Bernard Hinault, heralded for more than six months as a star attraction in the upcoming Tour of America bike race that starts Friday in Virginia Beach, may not be coming after all.
Race officials confirmed European rumors yesterday that the four-time winner of the Tour de France may not be given permission by French racing officials to ride here--even though the same French officials are jointly sponsoring the Tour of America and flew Hinault to Washington last November to announce the three-day, 275-mile race.
Hinault has said repeatedly he wants to race in the American tour.
"I want to be the first Frenchman, the first great European to win on the new continent," he told European journalists recently.
An Australian bicycle team--one of 15 international teams invited to participate--also dropped out of the race this week.
But that has made room for a team of top U.S. amateurs, according to Robert Ingraham, vice president of World Tour Cycling, the French-American firm jointly promoting the race.
Several other world champion cyclists and many of Europe's strongest professional bike racing teams will be competing in this first American tour, attracted by its novelty and $100,000 in prizes, the richest purse ever in a bicycle road race.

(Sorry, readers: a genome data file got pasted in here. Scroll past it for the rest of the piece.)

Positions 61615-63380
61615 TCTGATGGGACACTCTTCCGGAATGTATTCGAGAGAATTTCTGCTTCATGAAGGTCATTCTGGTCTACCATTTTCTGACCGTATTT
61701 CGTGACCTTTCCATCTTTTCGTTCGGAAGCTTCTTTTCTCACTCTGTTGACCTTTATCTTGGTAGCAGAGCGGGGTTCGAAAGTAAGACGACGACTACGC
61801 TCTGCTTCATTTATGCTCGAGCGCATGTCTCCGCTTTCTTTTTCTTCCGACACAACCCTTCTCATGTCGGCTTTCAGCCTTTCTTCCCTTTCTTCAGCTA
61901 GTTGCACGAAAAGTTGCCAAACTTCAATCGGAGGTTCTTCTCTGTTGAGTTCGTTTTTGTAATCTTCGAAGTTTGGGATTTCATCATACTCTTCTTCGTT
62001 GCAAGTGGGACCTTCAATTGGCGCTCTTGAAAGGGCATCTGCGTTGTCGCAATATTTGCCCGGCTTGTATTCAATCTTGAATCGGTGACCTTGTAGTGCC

Three U.S. professional teams will compete, including one headed by Jonathan Boyer, the only American ever to race in the Tour de France, and another headed by John Eustice, the top American rider in last year's first U.S. professional championship in Baltimore.
This year's Baltimore "criterium" race, around a 62.5-mile circuit in Baltimore's Inner Harbor on June 5, also will offer $100,000 in prizes--to make it the richest one-day bike race in the world--and is expected to attract some of the best international sprinters, including many riders in the American tour.
Hinault, France's most celebrated cyclist, last fall accompanied Felix Levitan and other top officials of the Tour de France organization, for the announcement of the Tour of America.
Levitan's organization is copromotor of the American tour and of the classic Paris-Roubaix bike race that also takes place this weekend.
Hinault has a commitment to ride in it, for his Renault Elf-Gitane team, but he has said repeatedly he wants to come to America.
American cycling sources speculate that Levitan may be coming under pressure to keep Hinault at home because his departure might undermine the famous French race--known as "the Hell of the North" for its cobbled streets, unchanged since Napoleon's time, which the cyclists must endure.
Levitan and other French officials last fall said Hinault was expected to race in the American tour--why else would they bring him over from Europe for the announcement, they said--but then said that final approval could not be given until shortly before the race.
The Renault team is still committed to the American tour, Ingraham said yesterday.
It will be one of six French professional teams competing in the Tour of America, along with three Italian teams, one Dutch and one Canadian team.
While many team riders have already been named, the complete roster of the 75 riders will not be released by officials until just before the race.